The Supreme Court of India calls charity with the intention of religious conversion dangerous.
There is nothing wrong with charity by religious groups, but the same cannot be said if the purpose behind that act is for religious conversion, said The Supreme Court on December 5.
The division bench of Justice M.R. Shah and Justice C.T. Ravikumar approved the petition of Bharatiya Janata Party (BJP) leader Ashwini Upadhyay, which moved the court against deceitful religious conversion and rejected all kinds of interventions. The matter at hand is "very serious," the bench insisted while stating how conversion by offering food, grains, and medicine is wrong and alluring is dangerous.
"If you believe that particular persons should be helped, help them, but it can't be for conversion. Allurement is very dangerous. It is a very serious issue and is against the basic structure of our constitution. Everyone who stays in India will have to act as per the culture of India," the bench said. "The purpose of charity should not be conversion; every charity or good work is welcome, but what is required to be considered is the intention."
Upon taking directions from the court, petitioner Upadhyay then urged the Union and the state governments to take strict actions against deceitful religious conversions, which often use "intimidation, threatening, deceivingly luring through gifts and monetary benefits."
Supreme Court says forced religious conversion is a very serious issue and may affect the security of the country along with the freedom of conscience of citizens as far as religion is concerned. pic.twitter.com/rHV2qJEhgz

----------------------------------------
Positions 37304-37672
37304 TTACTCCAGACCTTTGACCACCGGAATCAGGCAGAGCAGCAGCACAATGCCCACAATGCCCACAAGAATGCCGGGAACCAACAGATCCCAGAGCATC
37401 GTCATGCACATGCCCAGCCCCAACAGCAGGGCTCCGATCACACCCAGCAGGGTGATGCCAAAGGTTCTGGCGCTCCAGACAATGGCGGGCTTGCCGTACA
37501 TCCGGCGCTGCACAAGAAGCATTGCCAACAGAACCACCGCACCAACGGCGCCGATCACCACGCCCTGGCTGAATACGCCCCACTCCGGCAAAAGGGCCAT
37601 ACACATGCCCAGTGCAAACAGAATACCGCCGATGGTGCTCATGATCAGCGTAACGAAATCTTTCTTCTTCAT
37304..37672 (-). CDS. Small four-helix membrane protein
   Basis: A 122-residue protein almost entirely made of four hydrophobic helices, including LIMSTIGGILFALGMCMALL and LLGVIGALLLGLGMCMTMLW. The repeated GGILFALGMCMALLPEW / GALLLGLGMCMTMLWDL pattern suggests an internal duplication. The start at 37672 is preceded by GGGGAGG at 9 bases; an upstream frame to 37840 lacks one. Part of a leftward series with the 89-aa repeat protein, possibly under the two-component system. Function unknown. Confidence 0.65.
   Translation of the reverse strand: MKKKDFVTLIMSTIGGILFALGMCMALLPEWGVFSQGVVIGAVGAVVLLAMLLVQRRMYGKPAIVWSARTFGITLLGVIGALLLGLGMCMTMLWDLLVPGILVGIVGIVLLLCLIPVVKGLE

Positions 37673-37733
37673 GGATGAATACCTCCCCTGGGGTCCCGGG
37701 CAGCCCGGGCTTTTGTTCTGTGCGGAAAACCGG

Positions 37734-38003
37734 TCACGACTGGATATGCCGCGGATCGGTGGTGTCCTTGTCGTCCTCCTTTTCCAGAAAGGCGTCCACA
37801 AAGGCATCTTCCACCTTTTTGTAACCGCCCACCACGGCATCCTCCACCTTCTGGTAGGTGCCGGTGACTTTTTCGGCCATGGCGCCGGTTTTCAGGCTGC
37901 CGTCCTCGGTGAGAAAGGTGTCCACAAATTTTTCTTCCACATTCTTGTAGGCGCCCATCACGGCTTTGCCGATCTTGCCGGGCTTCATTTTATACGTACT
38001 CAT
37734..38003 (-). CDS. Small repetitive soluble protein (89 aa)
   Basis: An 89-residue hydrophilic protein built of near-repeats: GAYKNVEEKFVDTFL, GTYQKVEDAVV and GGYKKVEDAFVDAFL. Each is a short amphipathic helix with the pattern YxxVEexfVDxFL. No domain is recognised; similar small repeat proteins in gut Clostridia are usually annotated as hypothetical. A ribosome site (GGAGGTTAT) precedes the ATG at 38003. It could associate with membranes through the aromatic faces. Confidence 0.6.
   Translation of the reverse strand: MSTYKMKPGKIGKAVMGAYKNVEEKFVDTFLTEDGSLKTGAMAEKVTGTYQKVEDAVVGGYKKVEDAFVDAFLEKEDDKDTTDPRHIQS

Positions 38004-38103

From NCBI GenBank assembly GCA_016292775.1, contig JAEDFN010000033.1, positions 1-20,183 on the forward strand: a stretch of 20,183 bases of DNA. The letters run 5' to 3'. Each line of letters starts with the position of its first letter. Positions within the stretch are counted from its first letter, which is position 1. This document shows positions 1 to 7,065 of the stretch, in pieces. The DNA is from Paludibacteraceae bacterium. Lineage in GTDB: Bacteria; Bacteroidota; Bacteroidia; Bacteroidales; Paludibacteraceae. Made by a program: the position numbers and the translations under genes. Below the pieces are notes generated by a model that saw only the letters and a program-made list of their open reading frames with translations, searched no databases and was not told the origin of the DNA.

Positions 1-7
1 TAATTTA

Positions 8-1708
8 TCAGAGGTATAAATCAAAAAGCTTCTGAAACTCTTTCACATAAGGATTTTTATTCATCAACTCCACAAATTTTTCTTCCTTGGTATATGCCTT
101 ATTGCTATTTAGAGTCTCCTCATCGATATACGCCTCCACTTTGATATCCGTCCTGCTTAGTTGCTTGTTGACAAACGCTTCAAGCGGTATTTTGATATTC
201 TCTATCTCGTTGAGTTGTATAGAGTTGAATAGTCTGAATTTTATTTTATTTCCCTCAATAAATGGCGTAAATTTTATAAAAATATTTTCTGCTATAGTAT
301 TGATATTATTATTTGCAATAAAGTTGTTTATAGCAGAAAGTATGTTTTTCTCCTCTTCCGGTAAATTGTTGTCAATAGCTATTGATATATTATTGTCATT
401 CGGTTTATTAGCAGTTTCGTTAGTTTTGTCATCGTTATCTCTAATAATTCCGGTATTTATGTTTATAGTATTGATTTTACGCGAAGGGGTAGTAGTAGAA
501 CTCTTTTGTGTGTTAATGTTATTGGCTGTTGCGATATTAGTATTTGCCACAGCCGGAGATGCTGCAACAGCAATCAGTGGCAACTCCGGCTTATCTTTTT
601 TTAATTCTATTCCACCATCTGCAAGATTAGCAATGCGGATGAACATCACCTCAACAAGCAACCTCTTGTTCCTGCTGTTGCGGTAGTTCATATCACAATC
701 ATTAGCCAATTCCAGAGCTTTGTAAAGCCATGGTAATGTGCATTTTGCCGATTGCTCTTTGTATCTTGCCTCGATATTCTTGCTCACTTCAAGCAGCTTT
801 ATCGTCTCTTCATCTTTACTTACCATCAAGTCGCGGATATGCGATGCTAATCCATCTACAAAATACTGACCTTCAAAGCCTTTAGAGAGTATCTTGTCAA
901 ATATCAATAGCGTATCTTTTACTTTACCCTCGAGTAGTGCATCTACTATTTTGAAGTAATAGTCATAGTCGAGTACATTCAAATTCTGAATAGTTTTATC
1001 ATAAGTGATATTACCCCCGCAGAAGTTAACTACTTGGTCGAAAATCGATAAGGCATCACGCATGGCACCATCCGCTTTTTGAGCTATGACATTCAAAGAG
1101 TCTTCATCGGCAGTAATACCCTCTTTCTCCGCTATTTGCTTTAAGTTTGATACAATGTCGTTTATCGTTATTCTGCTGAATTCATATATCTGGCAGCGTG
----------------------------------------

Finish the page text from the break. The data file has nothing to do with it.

— ANI (@ANI) November 14, 2022
The Solicitor General of India, Tushar Mehta, said to the court that the government was gathering intel from the states where cases of coerced religious conversions surfaced and the steps to control such activities are soon to be taken. Mehta sought a week from the court to present the necessary information. The court ordered the parties involved to mention it before the Chief Justice of India.
Many states already have stringent anti-conversion laws, especially in BJP-ruled states, to stop coerced religious conversions, said the government's lawyer to the court. "Neutral committees" formed based on such laws determine whether religious conversions were "in lieu of grains, medicines or whether it is a real religious change of heart," he added.
However, Upadhyay's petition was countered by some who wanted it to get rejected using the point that another branch of the high court did not approve his previous petition on the same topic. Sanjay Hegde, who appeared for the Chattisgarh Christian Forum, was present. Both of them intervened in the matter and rejected the petition.
"This is the fourth identical plea by Upadhyay. SG need not support the petitioner. This is a plea which is heavily exaggerated. No material has been shown that there's an alarming situation. Similar petitions were withdrawn in the past without the liberty to approach again," said lawyer Singh for the Kerala rationalist group.
In response, Mehta said, "Any rationalist should support the petition." The court also said, "We are at the final disposal stage. We will not enter into the question of maintainability."